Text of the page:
Saturday 31 January 2009

Disposing SharePoint Services Objects Updated (2009) and SharePoint Dispose Checker

Microsoft has finally released an update to the "Best Practices: Using Disposable Windows SharePoint Services Objects" article. If you've never heard about, glanced through, or read this article, it's required reading for every WSS/MOSS developer and worth printing off.

It's terribly important to remember that, even though you're writing code for a managed environment (.NET), you're not always dealing with managed objects; think of your MOSS objects (well, some of them anyway) as unmanaged resources that require special handling just like files and database connections. If you don't dispose of these objects properly, they'll sit in memory until the IIS application pool falls over and your site crashes. It happens and the existence of this article suggests it happens too much! The flip side is disposing of MOSS objects that shouldn't be disposed, which can also have negative consequences.

To coincide with this guidance, the SharePoint Dispose Checker tool (SPDisposeCheck) has also been released on the MSDN Code Gallery. Pointing this tool at your custom MOSS assemblies will tell you where you've gone wrong. The tool won't find every problem and may also report errors which are not actually problems but in general it's a great addition to your toolbox and a perfect compliment to the guidance. The tool can be used with MOSS or WSS assemblies. Note the -xml parameter doesn't work with this release--leave it off the call and pipe the output to a txt file.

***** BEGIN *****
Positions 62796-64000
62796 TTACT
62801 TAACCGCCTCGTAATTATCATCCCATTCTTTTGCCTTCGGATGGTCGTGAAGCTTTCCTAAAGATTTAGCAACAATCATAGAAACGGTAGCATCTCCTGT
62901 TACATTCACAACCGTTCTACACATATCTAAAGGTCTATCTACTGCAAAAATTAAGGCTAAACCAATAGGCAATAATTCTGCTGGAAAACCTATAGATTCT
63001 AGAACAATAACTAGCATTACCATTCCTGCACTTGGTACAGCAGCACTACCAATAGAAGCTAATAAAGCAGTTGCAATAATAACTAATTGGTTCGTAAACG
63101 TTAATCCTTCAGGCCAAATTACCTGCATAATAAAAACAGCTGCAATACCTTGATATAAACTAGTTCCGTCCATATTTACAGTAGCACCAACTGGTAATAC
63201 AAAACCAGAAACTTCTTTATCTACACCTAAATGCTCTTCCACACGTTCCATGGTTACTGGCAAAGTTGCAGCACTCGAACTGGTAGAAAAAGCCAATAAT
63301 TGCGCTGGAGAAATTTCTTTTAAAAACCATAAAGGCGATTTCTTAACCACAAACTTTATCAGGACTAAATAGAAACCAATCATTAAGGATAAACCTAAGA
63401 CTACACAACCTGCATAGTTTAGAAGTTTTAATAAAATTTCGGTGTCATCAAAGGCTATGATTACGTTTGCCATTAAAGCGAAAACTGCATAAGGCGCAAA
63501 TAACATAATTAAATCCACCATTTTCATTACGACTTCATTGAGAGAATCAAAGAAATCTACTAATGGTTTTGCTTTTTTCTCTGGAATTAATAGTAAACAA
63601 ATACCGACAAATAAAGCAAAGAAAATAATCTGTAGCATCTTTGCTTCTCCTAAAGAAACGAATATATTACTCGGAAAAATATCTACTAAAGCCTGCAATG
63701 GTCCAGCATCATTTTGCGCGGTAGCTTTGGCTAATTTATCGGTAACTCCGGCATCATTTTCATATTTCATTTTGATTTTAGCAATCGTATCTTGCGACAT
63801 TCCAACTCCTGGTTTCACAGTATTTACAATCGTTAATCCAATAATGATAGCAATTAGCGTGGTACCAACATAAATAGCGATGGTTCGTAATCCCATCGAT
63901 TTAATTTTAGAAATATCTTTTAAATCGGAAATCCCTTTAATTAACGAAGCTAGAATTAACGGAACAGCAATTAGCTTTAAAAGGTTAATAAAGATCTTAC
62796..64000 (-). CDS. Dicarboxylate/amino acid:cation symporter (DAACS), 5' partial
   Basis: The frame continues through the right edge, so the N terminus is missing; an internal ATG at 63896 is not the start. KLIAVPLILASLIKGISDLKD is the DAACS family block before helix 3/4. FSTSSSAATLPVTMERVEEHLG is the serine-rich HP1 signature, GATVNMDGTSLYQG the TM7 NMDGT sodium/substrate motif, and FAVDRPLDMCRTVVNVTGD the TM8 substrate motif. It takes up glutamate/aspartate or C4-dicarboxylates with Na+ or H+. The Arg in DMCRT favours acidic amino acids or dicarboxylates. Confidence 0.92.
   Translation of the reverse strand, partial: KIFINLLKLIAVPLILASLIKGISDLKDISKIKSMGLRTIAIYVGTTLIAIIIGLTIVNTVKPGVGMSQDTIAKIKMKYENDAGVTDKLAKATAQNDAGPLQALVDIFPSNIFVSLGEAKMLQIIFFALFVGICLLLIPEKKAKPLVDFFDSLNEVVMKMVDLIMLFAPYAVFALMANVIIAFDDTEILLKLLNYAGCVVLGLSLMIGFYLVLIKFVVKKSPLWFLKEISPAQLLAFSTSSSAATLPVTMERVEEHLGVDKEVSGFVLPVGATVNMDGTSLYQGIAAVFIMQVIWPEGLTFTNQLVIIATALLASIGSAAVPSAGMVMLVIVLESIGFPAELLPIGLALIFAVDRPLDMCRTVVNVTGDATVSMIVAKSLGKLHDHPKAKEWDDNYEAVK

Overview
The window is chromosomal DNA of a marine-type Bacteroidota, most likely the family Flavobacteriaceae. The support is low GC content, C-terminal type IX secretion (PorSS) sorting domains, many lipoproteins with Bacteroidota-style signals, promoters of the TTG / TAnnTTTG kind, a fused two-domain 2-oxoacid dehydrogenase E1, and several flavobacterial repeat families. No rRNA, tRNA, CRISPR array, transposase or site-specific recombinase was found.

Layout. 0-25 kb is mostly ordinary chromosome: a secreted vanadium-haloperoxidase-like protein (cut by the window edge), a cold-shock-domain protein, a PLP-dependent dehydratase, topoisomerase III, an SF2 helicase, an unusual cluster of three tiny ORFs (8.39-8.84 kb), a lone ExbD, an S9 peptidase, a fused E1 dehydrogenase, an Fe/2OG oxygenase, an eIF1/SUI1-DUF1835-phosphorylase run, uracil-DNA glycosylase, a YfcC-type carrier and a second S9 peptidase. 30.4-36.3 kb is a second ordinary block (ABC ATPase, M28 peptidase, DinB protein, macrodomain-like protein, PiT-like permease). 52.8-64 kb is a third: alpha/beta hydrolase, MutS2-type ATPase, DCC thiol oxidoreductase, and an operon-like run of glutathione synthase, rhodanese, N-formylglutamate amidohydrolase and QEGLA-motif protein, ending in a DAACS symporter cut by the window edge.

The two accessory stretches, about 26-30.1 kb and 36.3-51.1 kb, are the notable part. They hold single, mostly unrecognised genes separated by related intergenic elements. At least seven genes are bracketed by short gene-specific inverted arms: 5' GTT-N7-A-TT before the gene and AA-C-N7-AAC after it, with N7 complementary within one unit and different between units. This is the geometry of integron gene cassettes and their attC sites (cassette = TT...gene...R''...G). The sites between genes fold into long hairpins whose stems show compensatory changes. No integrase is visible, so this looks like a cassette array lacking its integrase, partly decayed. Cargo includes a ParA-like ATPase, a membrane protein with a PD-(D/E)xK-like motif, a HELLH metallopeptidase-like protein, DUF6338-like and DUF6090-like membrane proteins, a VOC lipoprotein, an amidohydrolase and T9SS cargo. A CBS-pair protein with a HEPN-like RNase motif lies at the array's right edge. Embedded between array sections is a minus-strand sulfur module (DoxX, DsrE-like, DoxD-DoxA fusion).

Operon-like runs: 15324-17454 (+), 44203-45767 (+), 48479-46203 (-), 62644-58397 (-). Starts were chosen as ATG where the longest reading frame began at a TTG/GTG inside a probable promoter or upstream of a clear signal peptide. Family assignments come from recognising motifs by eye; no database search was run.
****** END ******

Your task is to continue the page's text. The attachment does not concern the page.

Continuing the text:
The tool is installed to "C:\Program Files\Microsoft\SharePoint Dispose Check" and running against the sample spits out a list of problems that look something like this:
ID: SPDisposeCheckID_160
Module: SPDisposeExamples.exe
Method: SPDisposeExamples.SPWebLeak.SPLimitedWebPartManagerLeak
Statement: webPartManager := page.{Microsoft.SharePoint.SPFile}GetLimitedWebPartManager(1)
Source: C:\ROGERLA\Demo\SPDisposeExamples\SPWebLeak.cs
Line: 42
Notes: Dispose/Close was not called on SPLimitedWebPartManager.Web
More Information:
Interpreting the SPDisposeCheck's output isn't difficult but note the tool may output a lot of information before telling you about the problems encountered. Scanning the .dlls resulted in a 10MB text file to report three problems so I'd suggest you start reading the output file from the bottom up or run the tool without the -debug parameter. Also make sure you read the readme file as it's not only quite useful but brief.

Finally, despite being labelled "Best Practice", this guidance has danced around since it was first published in 2006. But don't worry, Roger Lamb keeps and excellent, up-to-date
blog post on how to implement this guidance and any changes that come up. Apparently Roger's blog will be the default location where updates are published prior to incorporation into the doc proper. 

Custom-Built Microsoft Office SharePoint Server 2007 Branded Sites and Webpart Development -


  1. The tool works fine for WSS or MOSS - it's the SPDisposeExamples solution that has MOSS references.

    Cheers ~

  2. Fair point! I've corrected the post.


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